When to seek change of residential custody can be a difficult and costly decision to make. Obviously, when the safety and well-being of a child is in question, efforts must be made by the non-residential parent to seek custody (even if temporary) of the child. In a recent unpublished decision, Gorski v. Young, Appellate Division, Docket No.: A-2707-08T3m, decided January 8, 2010, the Appellate Division affirmed the decision of the trial court, when it decided if a ten-year old boy was in danger with his mother who had residential custody. In this case, Gregory Young filed a motion for a change of residential custody of the parties’ ten-year old son, Brian (fictitious name). Gregory alleged that Brian’s mother, Angel Gorski, was too mentally unstable, which resulted in Brian receiving “tardies” from school and culminated in an alleged suicide attempt by Angel – a fact Angel denied. Gregory’s motion was denied without a plenary hearing.
Gregory appealed and the Appellate Division remanded with an Order for the trial court to conduct a plenary hearing. At the hearing, Gregory presented witnesses and the judge ordered a mental health assessment of the parties and Brian. The assessment was admitted into evidence over Angel’s objections because she did not have an opportunity to cross examine the expert. The trial court judge ruled that notwithstanding the “tardies” and alleged shortcomings of Angel, there was neither a danger to Brian, nor a change of circumstance warranting change of residential custody. Gregory appealed a second time. On appeal the Appellate Division ruled that because of the expertise of family law judges they would not second guess the findings and judge’s sound discretion. The Appellate Division also noted that although harmless error, the parties should have had the opportunity to cross examine the expert’s mental health assessment.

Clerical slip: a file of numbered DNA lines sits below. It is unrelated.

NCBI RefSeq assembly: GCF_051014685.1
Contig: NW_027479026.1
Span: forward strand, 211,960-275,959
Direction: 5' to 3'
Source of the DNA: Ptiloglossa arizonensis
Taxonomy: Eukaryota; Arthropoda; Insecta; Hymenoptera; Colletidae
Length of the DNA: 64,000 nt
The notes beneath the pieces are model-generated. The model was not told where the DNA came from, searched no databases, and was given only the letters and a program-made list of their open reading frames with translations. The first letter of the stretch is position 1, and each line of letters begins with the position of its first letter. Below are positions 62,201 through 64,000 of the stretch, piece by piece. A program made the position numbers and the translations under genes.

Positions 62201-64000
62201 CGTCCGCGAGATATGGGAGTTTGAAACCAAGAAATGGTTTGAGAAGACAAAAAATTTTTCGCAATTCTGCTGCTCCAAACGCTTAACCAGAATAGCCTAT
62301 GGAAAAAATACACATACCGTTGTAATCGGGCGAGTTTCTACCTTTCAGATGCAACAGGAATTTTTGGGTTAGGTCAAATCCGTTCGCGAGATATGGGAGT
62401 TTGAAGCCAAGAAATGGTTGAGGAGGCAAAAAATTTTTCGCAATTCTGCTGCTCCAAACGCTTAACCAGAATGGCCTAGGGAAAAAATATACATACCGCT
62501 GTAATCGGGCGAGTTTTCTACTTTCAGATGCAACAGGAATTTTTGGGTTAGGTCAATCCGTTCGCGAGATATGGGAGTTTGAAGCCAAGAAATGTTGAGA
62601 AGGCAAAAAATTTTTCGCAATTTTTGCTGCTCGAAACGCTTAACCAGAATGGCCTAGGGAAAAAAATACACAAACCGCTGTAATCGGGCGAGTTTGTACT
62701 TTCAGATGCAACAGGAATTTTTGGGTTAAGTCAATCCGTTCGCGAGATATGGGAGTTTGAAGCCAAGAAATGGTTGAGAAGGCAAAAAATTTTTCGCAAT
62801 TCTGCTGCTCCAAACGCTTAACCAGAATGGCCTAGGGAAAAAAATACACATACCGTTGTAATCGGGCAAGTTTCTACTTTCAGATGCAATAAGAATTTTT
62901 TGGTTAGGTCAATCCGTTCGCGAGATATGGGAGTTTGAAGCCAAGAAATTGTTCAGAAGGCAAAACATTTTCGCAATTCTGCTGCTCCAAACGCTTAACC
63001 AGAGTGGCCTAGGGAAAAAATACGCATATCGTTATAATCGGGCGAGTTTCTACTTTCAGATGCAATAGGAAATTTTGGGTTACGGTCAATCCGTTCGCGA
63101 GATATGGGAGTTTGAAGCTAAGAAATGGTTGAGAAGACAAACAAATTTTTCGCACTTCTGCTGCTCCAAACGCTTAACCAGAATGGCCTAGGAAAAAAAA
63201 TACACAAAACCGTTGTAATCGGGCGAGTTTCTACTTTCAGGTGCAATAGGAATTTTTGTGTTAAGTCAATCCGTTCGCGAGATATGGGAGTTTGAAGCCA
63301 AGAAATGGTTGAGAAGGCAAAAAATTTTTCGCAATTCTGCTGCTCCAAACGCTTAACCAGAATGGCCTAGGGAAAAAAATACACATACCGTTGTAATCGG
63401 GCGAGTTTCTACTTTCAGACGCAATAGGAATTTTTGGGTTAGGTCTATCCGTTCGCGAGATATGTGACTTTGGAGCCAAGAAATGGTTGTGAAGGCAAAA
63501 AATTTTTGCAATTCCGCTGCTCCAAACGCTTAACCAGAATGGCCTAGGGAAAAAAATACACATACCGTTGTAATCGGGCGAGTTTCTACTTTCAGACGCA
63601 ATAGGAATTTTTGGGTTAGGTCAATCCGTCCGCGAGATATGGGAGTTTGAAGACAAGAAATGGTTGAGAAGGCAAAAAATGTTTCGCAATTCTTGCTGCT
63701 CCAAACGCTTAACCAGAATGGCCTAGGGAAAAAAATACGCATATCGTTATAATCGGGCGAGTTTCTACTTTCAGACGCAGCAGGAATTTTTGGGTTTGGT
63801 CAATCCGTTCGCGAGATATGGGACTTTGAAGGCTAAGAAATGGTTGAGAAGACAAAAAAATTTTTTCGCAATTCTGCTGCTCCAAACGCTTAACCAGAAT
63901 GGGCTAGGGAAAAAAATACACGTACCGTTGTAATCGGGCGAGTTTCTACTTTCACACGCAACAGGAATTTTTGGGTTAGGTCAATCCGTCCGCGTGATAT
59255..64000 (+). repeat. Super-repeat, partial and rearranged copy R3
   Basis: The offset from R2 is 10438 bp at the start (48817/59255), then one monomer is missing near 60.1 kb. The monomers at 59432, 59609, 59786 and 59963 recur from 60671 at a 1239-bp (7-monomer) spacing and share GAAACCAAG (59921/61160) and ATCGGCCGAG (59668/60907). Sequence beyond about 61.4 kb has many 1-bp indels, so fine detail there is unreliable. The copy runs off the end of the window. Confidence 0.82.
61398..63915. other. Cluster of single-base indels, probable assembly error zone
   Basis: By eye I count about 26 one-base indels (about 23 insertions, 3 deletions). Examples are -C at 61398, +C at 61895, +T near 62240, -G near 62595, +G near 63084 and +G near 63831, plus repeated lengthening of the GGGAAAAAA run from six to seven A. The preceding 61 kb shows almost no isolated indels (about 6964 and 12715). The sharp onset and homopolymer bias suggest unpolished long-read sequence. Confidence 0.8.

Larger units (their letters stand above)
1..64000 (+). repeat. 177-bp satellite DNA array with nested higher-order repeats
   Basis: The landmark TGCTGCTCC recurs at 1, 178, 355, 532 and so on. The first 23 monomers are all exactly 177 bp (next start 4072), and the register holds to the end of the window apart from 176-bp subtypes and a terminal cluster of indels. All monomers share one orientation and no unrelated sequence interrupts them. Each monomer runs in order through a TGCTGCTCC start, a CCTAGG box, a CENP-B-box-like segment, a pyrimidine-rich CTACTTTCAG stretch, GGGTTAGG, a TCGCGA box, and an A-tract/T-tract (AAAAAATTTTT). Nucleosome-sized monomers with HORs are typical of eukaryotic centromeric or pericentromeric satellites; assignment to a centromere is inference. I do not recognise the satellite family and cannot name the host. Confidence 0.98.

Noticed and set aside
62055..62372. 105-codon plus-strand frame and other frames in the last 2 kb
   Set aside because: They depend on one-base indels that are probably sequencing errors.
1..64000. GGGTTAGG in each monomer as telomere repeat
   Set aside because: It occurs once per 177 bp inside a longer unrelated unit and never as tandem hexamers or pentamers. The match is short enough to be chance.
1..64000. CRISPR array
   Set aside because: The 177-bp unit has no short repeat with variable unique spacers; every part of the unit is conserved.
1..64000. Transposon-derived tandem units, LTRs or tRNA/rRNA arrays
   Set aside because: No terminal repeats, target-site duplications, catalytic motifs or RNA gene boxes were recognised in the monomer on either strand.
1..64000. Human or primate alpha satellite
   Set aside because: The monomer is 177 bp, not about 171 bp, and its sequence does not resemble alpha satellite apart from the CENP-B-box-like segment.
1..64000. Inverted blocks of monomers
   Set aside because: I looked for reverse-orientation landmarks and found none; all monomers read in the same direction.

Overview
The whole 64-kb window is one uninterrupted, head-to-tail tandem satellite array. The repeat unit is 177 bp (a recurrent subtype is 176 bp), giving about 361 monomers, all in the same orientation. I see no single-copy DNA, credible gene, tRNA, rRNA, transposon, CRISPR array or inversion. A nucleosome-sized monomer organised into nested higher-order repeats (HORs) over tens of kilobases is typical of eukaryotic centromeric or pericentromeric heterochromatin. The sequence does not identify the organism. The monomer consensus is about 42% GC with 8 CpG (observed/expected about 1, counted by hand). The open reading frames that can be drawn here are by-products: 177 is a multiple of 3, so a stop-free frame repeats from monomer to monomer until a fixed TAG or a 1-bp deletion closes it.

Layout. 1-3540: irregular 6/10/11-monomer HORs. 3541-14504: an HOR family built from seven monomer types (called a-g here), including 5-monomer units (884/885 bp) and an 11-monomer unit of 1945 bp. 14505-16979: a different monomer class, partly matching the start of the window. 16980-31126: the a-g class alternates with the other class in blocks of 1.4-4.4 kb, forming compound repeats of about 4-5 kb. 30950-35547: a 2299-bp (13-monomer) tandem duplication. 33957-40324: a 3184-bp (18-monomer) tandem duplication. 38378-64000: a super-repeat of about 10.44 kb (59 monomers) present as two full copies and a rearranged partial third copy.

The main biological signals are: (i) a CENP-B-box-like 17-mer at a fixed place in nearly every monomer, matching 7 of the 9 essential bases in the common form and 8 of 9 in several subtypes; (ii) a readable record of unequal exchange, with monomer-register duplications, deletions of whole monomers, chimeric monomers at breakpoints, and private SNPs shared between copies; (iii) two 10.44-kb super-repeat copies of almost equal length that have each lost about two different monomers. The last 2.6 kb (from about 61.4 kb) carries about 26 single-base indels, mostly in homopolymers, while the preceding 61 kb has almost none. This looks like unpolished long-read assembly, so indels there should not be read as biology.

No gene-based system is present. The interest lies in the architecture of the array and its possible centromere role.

This case exemplifies the tough decisions parents have to make when seeking custody. Unfortunately, even when parties think they are acting in the child’s best interest, a court may see it differently. That is why it is imperative for an attorney to advise their clients of all the potential outcomes when they go to court for custody issues. Any parent facing this decision must examine it from all aspects and ensure they are utilizing an attorney with knowledge and experience in this area.